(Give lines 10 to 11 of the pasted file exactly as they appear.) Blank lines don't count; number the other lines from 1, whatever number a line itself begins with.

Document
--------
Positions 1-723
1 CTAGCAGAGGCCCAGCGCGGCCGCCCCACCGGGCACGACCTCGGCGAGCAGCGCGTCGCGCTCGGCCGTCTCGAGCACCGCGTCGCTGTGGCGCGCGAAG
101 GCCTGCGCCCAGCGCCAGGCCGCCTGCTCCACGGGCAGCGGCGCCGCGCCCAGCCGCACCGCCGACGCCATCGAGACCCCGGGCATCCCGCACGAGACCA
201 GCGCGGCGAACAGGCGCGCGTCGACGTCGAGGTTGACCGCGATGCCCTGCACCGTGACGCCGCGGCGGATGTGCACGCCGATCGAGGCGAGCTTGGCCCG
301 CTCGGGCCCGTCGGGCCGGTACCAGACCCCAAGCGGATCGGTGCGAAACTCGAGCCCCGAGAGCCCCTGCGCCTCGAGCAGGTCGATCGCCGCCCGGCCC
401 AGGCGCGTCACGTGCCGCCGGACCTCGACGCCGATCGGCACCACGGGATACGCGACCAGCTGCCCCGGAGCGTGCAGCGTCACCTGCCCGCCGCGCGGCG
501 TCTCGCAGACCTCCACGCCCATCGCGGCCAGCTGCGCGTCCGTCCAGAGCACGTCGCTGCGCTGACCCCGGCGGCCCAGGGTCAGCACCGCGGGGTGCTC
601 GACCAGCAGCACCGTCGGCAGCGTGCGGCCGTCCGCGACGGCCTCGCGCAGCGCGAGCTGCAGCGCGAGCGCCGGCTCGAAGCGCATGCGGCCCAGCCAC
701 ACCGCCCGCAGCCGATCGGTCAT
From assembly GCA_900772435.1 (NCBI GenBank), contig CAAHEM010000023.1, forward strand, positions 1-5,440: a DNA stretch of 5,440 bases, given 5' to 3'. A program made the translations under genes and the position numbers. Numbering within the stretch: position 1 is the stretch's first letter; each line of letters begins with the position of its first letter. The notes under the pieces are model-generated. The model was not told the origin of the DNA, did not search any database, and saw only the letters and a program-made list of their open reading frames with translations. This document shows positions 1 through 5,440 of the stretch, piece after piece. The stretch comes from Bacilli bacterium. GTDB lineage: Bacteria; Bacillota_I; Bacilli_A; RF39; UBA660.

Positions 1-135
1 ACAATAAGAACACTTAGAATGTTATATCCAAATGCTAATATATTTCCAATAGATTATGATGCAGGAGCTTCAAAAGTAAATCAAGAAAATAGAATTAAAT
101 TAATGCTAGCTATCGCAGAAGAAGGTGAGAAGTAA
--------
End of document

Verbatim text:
From assembly GCA_900772435.1 (NCBI GenBank), contig CAAHEM010000023.1, forward strand, positions 1-5,440: a DNA stretch of 5,440 bases, given 5' to 3'. A program made the translations under genes and the position numbers. Numbering within the stretch: position 1 is the stretch's first letter; each line of letters begins with the position of its first letter. The notes under the pieces are model-generated. The model was not told the origin of the DNA, did not search any database, and saw only the letters and a program-made list of their open reading frames with translations. This document shows positions 1 through 5,440 of the stretch, piece after piece. The stretch comes from Bacilli bacterium. GTDB lineage: Bacteria; Bacillota_I; Bacilli_A; RF39; UBA660.

Positions 1-135